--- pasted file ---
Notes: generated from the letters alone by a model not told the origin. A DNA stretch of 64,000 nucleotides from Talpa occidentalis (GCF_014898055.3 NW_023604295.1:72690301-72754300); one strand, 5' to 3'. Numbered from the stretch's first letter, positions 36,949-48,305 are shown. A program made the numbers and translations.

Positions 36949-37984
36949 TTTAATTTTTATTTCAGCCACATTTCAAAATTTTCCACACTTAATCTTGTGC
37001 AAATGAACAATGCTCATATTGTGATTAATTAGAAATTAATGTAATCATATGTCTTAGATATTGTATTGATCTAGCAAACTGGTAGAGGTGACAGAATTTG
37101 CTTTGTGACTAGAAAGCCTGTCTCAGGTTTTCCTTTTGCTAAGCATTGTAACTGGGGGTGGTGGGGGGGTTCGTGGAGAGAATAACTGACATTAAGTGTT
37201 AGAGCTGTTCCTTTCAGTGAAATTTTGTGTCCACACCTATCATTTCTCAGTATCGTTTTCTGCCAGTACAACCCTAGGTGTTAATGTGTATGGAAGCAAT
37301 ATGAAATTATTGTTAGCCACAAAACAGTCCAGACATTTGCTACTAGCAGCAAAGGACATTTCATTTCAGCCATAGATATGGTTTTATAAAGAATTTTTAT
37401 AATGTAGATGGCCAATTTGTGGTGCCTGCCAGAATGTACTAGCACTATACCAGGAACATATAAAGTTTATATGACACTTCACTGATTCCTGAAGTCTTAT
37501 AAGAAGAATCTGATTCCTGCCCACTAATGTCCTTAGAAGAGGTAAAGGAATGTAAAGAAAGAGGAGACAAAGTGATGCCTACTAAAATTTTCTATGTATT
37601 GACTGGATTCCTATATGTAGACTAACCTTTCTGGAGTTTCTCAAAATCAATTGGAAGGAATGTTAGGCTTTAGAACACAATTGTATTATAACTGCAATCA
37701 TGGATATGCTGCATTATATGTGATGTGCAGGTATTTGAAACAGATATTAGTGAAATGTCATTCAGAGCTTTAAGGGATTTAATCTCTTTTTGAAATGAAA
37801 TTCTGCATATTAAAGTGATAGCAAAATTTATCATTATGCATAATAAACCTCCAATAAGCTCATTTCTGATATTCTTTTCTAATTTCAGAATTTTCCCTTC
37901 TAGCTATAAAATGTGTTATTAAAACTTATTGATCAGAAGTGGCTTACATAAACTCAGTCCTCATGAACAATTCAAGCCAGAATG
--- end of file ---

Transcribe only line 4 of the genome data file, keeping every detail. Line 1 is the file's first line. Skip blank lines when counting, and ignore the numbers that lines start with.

37001 AAATGAACAATGCTCATATTGTGATTAATTAGAAATTAATGTAATCATATGTCTTAGATATTGTATTGATCTAGCAAACTGGTAGAGGTGACAGAATTTG